We’re on the Navajo Reservation, in Navajo County, learning Navajo phrases! If only that name weren’t so historically inaccurate! I started thinking about that as we pulled in past the entrance station to Monument Valley Navajo Tribal Park. The people that now live on this reservation and run this park were once called the Diné, but Spanish explorers preferred a Tewa Pueblo word—navahu’u—which means “farm fields in the valley.”
If we were to be really accurate, we’d call this place Tsé Biiʼ Nidzisgaii, or “the white-streaked rocks,” but as we started down Valley Drive with Ronny of Sandstone Tours, my desire for accuracy became overwheled by wonder!
Monument Valley gets its English name from its huge sandstone buttes, carved from an ancient plateau by 50 million years of wind and water! Most famous are its East and West Mittens, once thought to be the hands of a mighty god, but from our first stopping point, we were also able to enjoy views of the Castle and the King on His Throne!
At our second stopping point, John Ford Point, we learned about the love of Western filmmakers for this area. During the Great Depression, local trader, Harry Goulding, and his wife “Mike,” took their last $60 to Hollywood in order to court big directors to come to Monument Valley and help rebuild the local economy. A fellow named John Ford fell in love with their photos and a few days later called “Action!” on Stagecoach, the first of his six iconic Monument Valley Westerns!
We turned around to gaze upon the thin trio of sandstone spires called the “Three Sisters” because apparently they looked like three Catholic nuns. Though early Spanish explorers probably didn’t know about this place, the Mexican soldiers under Col. José Antonio Vizcarra, who came here to capture Paiutes in 1822, definitely brought their European sensibilities to the area.
Merrick Butte, for instance, still bears the name of a silver prospector who was shot while trespassing in this area around 1880. A nearby mesa has the name of his partner, Mitchell. Other formations have such foreign names as Elephant Butte, Camel Butte, and Submarine Rock. I really regret not bringing anything to write down their original names, because they’re impossible to find online.
From John Ford Point, where the artisans and fry bread vendors had all set up for tourists, Ronny took us off the beaten path along Thunderbird Mesa. Though there were still quite a few visitors driving Valley Road, Ronny told us that tourism here took a deep dive after 9/11 and never recovered! I was surprised, because that was the same thing I’d heard in Cambodia!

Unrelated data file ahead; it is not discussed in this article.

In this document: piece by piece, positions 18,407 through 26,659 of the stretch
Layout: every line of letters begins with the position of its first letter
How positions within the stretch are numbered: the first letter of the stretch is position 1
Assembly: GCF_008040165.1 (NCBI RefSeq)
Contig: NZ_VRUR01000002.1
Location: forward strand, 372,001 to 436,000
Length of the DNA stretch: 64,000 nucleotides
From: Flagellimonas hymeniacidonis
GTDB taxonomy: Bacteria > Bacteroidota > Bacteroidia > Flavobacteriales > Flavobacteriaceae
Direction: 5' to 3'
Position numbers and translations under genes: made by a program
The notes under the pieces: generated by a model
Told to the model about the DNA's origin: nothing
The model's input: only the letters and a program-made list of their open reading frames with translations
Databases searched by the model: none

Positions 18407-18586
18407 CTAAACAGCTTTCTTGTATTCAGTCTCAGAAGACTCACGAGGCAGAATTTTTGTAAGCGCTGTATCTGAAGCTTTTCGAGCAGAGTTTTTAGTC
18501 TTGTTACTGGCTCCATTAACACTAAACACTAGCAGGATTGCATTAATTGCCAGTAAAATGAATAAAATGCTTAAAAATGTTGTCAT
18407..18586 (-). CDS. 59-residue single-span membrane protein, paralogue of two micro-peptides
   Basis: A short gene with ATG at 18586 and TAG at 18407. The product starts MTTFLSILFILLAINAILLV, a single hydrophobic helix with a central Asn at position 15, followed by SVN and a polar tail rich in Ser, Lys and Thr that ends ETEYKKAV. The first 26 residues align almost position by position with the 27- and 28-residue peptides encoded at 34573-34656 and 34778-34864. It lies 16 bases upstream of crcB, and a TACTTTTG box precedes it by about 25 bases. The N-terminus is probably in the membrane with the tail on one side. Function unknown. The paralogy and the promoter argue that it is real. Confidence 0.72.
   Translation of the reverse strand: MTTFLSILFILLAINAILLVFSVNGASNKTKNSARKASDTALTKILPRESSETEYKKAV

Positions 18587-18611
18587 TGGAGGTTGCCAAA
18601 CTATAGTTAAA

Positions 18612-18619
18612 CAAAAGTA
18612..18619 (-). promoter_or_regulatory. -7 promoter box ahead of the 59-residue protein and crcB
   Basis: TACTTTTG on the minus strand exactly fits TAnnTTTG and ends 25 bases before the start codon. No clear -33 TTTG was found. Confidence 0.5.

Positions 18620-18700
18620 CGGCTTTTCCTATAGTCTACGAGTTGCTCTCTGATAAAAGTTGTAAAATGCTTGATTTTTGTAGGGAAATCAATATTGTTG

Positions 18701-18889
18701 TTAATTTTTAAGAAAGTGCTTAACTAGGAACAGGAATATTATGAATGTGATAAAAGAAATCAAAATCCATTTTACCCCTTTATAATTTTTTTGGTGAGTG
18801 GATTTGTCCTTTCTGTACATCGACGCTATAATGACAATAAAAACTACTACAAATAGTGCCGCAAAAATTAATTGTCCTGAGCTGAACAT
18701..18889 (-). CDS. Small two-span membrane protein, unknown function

Otherwise, the people who still live here in Monument Valley make do with what they’ve got. Water is precious, and most residents have to drive out of the park with jugs to get water from Goulding’s Lodge! To bathe, they mostly use sweat lodges, as they’ve done since time immemorial! The reason they stay here, though, is because this is still very much a sacred place!
We really got a sense of that at our first stop beyond the beaten path: Big Hogan Arch. Set high in the air, this window in the sandstone was streaked with countless years of rain. I could have sat and watched the sky through it for hours, imagining how amazing it would be to watch the rain wash through!
Next door, Moccasin Arch was much larger but didn’t have the same amazing streaks. Beyond the light shuffling sounds of some other visitors, it was very quiet here, that desert stillness that hurts the ears! But when the breeze sets in, the Diné expression “Talking Rocks” really becomes clear!
From there, we motored on to the sky sense arches, starting with the Eye of the Sun, far too high to photograph but streaked with even more intense black eyelashes on the deep orange sandstone! A little further, we scaled sand dunes to the Ear of the Wind and listened for its voice while ants and beetles made zigzag tracks around us!
The tour only took two and a half hours, with some delays when Ronny’s engine needed a break. We were filled with awe at the majestic features we had witnessed, yet left wanting to learn so much more. At the overlook following the tour, we waved to the two godly mittens that had touched the heart of the West.
With our tour over, we were left to our devices. The visitor center had some great exhibits about the Code Talkers of World War II and the current makeup of the tribal government, led by Russell Begaye and based in Window Rock. But the afternoon was wearing on, and we had miles to go before we slept. We’ve crossed into Arizona, and now it’s time to head further.
Nizhónígo Nee Ado’ááł!